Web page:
Some people take this analogy quite literally and make it into something solid (!). I find it more helpful to see it as an analogy.
Even this analogy can be noticed as happening within space, with space within, and as space.
I went to a talk at Spirit Rock tonight, and the teacher mentioned that it doesn’t matter so much what the attention is on as long as we are aware of what it’s on.
It reminded me of bi-directional attention, which has been interesting to me since the initial opening.
Attention can be on something within content, within form, an image, a word, sensations, taste, smell and so on.
Attention can also be on awareness itself. It can be on content of experience as awareness itself.
It’s not really bi-directional. I notice I wrote that since that’s how I thought of it back then.
Now, it’s more just a noticing of form, and awareness as – or making up, or constituting – that form. I can feel a sensation. Notice the space within and around it. And notice it all as awareness. And the same with an image. A word. A sound. Taste. Smell.
I can also explore what seems the most as “me” or “I”, and notice that too as sensations, images, perhaps words. Feel the sensations. Look at the images, words. Notice the space within and around it. Rest with it. Notice all as awareness. Rest with it.
This is a form of mindfulness that makes sense of me.
When I write what and who we are here, I mean something quite specific.
What I am is that which my whole field of experience – as it is here and now – happens within and as. It’s what I sometimes call awareness, or love, or even Spirit. It’s all there is, in experience, here and now. It’s always here, since it’s what I am. It’s very obvious. It’s very mundane. It’s easily overlooked that that’s what I am. And when that awakens to, or notices, itself it’s sometimes called awakening. That can seem quite extraordinary at first, and then that too becomes quite ordinary in a good way. (That’s why I tend to not use words like Spirit, or Brahman, or other fanciful words, since it often appears much simpler than that. Those words can be a little misleading.)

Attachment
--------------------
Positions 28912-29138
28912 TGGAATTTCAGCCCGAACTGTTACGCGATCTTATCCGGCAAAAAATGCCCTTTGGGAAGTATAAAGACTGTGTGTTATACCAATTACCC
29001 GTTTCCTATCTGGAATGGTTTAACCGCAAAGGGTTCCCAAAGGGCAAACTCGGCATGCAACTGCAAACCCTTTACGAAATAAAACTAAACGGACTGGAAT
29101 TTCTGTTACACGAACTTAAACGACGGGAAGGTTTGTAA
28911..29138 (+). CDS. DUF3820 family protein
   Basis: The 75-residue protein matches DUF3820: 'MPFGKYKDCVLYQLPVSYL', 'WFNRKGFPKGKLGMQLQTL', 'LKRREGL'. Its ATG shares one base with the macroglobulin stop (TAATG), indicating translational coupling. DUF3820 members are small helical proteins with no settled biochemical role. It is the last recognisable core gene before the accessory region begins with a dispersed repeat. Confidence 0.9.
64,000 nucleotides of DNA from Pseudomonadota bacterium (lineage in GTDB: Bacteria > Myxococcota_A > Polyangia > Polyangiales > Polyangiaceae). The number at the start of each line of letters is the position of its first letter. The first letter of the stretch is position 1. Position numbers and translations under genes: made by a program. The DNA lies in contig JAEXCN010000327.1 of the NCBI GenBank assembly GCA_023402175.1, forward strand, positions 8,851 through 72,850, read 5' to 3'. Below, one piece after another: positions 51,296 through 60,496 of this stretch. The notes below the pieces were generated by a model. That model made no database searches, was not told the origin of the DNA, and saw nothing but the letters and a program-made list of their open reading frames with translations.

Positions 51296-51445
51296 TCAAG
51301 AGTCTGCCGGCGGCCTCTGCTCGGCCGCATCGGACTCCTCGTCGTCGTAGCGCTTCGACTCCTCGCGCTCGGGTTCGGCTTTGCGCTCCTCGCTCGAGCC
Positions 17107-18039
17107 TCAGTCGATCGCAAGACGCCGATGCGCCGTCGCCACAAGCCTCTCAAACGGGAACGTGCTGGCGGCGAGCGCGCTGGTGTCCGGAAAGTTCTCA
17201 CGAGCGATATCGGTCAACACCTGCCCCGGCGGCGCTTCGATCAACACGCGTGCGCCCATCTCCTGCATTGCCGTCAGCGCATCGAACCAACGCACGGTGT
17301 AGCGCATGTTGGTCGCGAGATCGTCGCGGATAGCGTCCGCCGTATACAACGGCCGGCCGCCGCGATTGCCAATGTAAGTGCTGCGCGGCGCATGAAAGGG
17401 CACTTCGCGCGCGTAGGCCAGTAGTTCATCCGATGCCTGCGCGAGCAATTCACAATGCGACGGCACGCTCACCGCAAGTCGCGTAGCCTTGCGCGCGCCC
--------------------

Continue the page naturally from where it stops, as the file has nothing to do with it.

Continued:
Who I am is part of content of experience. It’s this human self. It’s the emotions, thoughts, body, life of this human self. It’s the idea of a me or an I. It’s the idea of an observer, or doer. It doesn’t really have fixed boundaries, since it’s what a thought says is me, or I, or who I am. The boundary is somewhat flexible and fluid.
The wider world is the rest of content of experience. It’s what a thought says is “other” in a conventional sense. This boundary is also somewhat flexible and fluid, and can be experienced as more or less solid, more or less real. (It isn’t really real, since it’s created by thought as a way to navigate in the world.)
Who I am, and the wider world, is what makes up content of experience. And that happens within and as what I am. It happens within and as awareness. Within and as love. Within and as Spirit.
These can be seen as two, or three, or one. It all depends on how we decide to talk about it, and where we decide to draw imagined boundaries.
And the boundaries can be experienced as solid and real, or ephemeral, or just a thought with no substance beyond that. That depends on how clearly it’s seen, and even felt. It depends on how much “velcro” is stuck to those ideas. How much associated sensations seem “stuck” onto the words and images creating the boundaries.